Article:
CA eyes foreign players for 'bigger bash' Twenty20
Cricket Australia will offer states $50,000 (approximately US$40,000) each to recruit high-profile overseas cricketers for next season's Big Bash Twenty20 tournament. The move is a direct attempt by CA to bolster the profile and prestige of Australia's domestic 20-over league, and represents a major departure from states' long-held position of freezing out 'imports' to protect places for local players.
Several states last season took the initiative of recruiting overseas players to improve their chances of qualifying for the lucrative Champions League - not least New South Wales' controversial move to draft New Zealand's Brendon McCullum in for the Big Bash final against Victoria. Sohail Tanvir (South Australia) and Umar Gul (Western Australia) also played in 2008-09, and now CA has thrown open the door for more to follow.
"We want to make the Big Bash a Bigger Bash," CA spokesman Peter Young said. "This is part of the new Memorandum of Understanding and is something that is hoped will really lift the tournament's profile further.
"Our long-term strategic position is that Twenty20 is best played and promoted at state and domestic level. In the eyes of the marketeers, this is something that's a little bit sexy, and we'd like to think the public will take the opportunity to see some top-level international players competing for their home states."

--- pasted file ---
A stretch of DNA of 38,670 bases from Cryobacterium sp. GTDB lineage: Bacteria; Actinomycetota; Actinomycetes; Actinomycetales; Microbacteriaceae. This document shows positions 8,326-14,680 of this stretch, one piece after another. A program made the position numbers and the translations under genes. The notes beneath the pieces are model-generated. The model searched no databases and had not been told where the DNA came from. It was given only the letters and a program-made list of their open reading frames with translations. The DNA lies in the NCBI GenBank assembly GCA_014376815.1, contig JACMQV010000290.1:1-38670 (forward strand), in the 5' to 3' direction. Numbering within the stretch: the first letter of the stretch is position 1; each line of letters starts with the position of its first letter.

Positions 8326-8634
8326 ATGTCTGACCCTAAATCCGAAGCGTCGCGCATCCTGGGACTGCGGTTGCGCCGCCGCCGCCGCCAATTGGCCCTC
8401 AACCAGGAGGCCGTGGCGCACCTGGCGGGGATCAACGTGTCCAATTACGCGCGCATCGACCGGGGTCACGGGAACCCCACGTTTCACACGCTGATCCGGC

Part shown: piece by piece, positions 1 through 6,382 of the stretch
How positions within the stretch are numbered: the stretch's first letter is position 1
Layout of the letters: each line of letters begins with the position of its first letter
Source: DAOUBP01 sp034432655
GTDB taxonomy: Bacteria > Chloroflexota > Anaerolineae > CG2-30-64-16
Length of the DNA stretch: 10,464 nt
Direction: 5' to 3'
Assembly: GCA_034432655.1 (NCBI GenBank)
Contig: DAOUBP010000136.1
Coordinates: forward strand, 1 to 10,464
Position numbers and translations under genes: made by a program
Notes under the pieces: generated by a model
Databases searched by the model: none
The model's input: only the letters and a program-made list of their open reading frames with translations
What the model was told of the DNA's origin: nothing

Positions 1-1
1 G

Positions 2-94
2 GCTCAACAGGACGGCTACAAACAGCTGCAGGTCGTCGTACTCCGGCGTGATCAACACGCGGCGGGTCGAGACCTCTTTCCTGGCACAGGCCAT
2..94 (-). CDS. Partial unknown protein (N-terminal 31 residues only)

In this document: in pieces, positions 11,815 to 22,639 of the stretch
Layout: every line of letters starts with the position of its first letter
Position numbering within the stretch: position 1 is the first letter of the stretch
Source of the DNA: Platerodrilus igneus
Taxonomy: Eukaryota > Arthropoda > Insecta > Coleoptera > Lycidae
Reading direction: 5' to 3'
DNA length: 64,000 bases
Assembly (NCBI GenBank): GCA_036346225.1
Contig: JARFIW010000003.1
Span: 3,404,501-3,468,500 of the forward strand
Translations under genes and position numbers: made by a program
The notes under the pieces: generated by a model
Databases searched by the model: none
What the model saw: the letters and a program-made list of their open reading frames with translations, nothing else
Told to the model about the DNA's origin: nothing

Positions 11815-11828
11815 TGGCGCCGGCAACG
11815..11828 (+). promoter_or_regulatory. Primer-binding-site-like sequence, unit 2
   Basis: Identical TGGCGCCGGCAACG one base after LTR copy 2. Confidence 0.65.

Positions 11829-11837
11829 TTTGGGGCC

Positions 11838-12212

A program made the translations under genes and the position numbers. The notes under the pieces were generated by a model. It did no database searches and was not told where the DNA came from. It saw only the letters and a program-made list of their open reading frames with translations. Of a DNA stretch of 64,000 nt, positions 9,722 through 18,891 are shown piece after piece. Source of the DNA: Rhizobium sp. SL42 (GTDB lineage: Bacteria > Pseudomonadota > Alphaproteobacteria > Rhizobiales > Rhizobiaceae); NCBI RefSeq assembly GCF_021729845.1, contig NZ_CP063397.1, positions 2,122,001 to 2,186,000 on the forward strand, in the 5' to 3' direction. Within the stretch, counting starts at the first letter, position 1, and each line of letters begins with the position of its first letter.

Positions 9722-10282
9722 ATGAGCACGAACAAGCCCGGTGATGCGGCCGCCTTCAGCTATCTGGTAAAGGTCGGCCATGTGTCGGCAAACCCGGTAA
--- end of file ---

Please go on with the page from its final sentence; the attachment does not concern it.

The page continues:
At least two states have begun the process of tapping up overseas players through their international contacts, secure in the knowledge that they now have CA's financial backing. Cricinfo understands that states will be free to approach third-party sponsors to add to the $50,000 put forth by CA in a bid to attract big-name imports.
Western Australia have already confirmed their interest in signing their former star Adam Gilchrist for the Twenty20 tournament after he led Deccan Chargers to the IPL title this year. "I'd say he'd be a reasonable target," Graeme Wood, Western Australia's chief executive told AAP. "We are certainly hoping that would come to fruition."
One Australian player who could yet figure in next season's Big Bash is Andrew Symonds, who on Thursday met with Queensland Cricket officials to discuss his future. Cricinfo understands Symonds requested the state not to reserve a place for him on their contract list for 2009-10, but left the door ajar to play for match payments in 50- and 20-over competitions for the Bulls.
Symonds' agent, Matt Fearon, said his client had yet to finalise his plans for the future, although it is highly likely he will position himself as a freelance Twenty20 specialist, available to play in domestic leagues around the world.
"He is in no immediate rush to make any big decisions, but it's fair to say he is in a good space at the moment," Fearon said. "I think he is enjoying being out of that Cricket Australia environment."
Alex Brown is deputy editor of Cricinfo